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Issue #8 - Immigration

Unless our government is prepared to allow anyone in the world to enter the United States and stay here permanently, we will need to impose reasonable restrictions on immigration. Those who willfully break our immigration laws should not simply be forgiven. At the same time, perhaps as many as 12 million people do live in this country having entered without official permission. It would be inhumane and perhaps unpractical to round them all up and send them back to their country of origin.

A law was passed in 1986 that did provide amnesty for the illegal-immigrant population at that time. Better border security and sanctions on employers were supposed to fix the problem in the future. However, the Republicans bent the rules to help their business friends who wanted a continued flow of cheap immigrant labor. The Democrats were happy to have a new Civil Rights-type constituency. (The Bush family similarly dreamed of snagging some Hispanic voters for Republicans.) Government winked at immigration abuse, sending mixed signals to the immigrants themselves. So, in a way, these people were less at fault than our own government. Maybe they have a certain “squatters rights” if government did nothing to enforce law for such a long time.

Forgotten in this discussion is the interest of nonimmigrant populations, especially those living in small towns. An influx of immigrants hurts them in several ways: 1. Local government will have to bear the additional expense of providing free public-school education for the immigrants’ children, bearing certain health-care costs of indigent persons, and dealing with crime issues. 2. Immigrant workers, willing to work for lower wages, compete with native-born Americans so as to drive wages down. 3. The influx of immigrants into a community changes the character of the community. It no longer seems like their own. 4. Persons who complain about this situation are called “bigots”. Yes, the interest of the nonimmigrant population also needs to be respected.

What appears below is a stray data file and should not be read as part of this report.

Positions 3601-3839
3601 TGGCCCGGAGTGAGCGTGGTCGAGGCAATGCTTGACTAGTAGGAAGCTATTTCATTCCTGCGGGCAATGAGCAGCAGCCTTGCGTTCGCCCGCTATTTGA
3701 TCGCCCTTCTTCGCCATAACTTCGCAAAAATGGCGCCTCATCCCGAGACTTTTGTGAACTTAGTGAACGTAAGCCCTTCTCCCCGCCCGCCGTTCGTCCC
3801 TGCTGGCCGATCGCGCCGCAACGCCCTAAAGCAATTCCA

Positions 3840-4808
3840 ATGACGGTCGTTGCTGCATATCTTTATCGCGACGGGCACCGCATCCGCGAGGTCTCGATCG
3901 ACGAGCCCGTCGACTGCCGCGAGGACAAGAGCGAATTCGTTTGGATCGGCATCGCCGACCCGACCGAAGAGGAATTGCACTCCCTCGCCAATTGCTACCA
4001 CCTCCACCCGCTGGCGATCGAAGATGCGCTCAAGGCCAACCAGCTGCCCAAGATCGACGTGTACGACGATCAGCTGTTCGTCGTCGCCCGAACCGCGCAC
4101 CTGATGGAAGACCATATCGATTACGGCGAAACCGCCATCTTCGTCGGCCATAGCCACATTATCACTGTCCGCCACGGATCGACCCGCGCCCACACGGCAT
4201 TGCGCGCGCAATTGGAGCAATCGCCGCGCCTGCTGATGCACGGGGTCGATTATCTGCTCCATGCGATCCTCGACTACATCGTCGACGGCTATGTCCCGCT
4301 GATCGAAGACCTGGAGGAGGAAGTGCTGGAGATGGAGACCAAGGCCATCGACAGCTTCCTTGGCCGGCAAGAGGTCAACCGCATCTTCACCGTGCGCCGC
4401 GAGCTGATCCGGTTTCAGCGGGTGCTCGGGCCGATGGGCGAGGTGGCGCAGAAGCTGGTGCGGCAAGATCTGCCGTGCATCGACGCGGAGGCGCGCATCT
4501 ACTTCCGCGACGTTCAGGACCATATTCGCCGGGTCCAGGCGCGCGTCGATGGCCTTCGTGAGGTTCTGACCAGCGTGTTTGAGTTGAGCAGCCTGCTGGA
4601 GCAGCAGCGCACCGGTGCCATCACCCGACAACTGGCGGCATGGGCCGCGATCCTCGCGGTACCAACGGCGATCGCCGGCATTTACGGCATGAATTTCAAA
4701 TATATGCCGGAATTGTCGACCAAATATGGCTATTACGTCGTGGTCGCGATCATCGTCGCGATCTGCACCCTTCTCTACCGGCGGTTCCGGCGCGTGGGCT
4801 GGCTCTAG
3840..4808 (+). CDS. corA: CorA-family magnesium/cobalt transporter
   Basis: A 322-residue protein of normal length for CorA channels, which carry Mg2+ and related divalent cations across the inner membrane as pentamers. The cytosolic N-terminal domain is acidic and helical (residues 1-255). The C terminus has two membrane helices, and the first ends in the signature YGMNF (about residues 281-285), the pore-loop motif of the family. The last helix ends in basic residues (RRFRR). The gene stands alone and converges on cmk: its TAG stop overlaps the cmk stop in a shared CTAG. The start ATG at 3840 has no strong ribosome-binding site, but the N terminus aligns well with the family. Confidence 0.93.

Perhaps a compromise position would be in order. On one hand, the government might indefinitely suspend deportations of illegal immigrants, excepting those convicted of crimes. On the other hand: (1) Children born to illegal immigrants would no longer receive automatic citizenship. We should have a constitutional amendment to that effect if the courts strike down that rule. (2) Illegal immigrants should be required to register with the Social Security office under penalty of deportation. (3) Employers who hire illegal immigrants would be required to pay a surcharge on their FICA tax to help defray the additional costs borne by local governments where those workers live. The rate is negotiable.

(This is an area where we have differences with both Democrats and conservative Republicans, but more with the Democrats.)

 

See also:

a proposal to deal with illegal immigration

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